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How to Adopt in Arkansas

Whether you are hoping to add to your family or are considering an adoption plan for your baby, this guide will tell you everything you need to know about adoption in Arkansas. Below, find Arkansas adoption and foster care resources, agencies and information about how to adopt in Little Rock, Fort Smith, Fayetteville and beyond.

Laws, Rules and Qualifications for Adopting a Child in Arkansas

Adoption processes and qualifications are determined by state laws. If you are interested in adopting a child in Arkansas, the following guidelines will help you better understand the rules and regulations for adoption in your state.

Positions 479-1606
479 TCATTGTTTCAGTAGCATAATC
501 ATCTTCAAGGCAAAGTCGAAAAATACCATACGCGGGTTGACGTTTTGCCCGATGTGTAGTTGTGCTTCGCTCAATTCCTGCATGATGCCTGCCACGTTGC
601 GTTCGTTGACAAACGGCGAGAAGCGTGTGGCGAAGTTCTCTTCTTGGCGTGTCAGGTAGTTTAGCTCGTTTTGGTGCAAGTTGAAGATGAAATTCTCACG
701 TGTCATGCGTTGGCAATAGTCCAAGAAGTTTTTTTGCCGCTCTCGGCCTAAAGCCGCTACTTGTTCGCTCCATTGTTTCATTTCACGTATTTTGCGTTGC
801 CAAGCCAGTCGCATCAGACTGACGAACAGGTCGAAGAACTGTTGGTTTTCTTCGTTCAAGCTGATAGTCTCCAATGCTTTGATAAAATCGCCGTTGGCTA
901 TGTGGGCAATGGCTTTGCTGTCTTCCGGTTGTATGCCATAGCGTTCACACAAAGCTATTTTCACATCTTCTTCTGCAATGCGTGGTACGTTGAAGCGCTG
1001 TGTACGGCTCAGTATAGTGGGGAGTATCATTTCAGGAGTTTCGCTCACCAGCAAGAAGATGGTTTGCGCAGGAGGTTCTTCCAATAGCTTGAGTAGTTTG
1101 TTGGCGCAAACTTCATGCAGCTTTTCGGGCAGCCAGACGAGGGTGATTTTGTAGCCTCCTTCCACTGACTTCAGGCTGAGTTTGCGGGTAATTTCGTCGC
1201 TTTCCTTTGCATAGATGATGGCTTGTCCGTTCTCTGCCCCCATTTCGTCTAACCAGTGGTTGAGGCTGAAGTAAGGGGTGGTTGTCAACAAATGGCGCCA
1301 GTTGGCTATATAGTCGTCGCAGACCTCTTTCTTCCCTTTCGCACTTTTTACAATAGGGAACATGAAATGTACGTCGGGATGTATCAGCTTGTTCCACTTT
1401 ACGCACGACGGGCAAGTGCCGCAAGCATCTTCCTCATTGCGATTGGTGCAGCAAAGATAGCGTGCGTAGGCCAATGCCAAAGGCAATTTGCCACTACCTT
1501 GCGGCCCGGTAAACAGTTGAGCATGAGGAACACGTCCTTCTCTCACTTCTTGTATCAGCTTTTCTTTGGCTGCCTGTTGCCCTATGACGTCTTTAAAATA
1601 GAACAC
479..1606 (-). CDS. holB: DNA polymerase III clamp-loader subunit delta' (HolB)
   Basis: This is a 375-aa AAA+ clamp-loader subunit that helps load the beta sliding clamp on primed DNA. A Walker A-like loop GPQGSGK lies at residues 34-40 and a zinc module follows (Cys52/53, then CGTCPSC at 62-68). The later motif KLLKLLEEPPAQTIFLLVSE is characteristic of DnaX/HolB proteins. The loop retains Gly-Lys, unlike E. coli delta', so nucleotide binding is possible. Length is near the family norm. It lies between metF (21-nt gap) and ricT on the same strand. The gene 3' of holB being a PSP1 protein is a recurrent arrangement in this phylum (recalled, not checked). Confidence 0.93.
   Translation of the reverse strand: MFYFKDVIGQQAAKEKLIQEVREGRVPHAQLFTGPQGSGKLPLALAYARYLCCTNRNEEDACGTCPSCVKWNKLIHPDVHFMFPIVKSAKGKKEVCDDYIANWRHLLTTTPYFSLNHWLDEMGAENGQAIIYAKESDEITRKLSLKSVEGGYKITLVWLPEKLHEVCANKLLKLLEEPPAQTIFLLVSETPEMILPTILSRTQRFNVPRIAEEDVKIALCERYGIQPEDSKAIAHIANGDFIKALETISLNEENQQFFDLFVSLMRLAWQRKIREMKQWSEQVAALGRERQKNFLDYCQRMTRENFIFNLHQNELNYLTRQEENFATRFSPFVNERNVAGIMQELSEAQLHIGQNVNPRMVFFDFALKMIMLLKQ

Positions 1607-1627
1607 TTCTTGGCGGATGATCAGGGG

What are the laws and qualifications for adopting a child in Arkansas?

A husband and wife or unmarried adult may adopt in Arkansas. A married person may adopt without his or her spouse if the spouse consents to a stepparent adoption, if the spouse and petitioner are legally separated, or if the failure of the spouse to join in the adoption is due to prolonged absence, unavailability, incapacity, or unreasonably withholding consent.

What adoption expenses can be paid by adoptive families in Arkansas?

Adoptive parents in Arkansas may pay for expenses incurred by the birth parents for prenatal, delivery and postnatal care, including housing costs, food, clothing, general maintenance and medical expenses. The adoptive family will also pay fees for adoption services, including the home study, supervision and criminal records checks. Before the hearing on the adoption petition, the prospective adoptive parents must file with the court a full accounting of all payments made in connection with the adoption.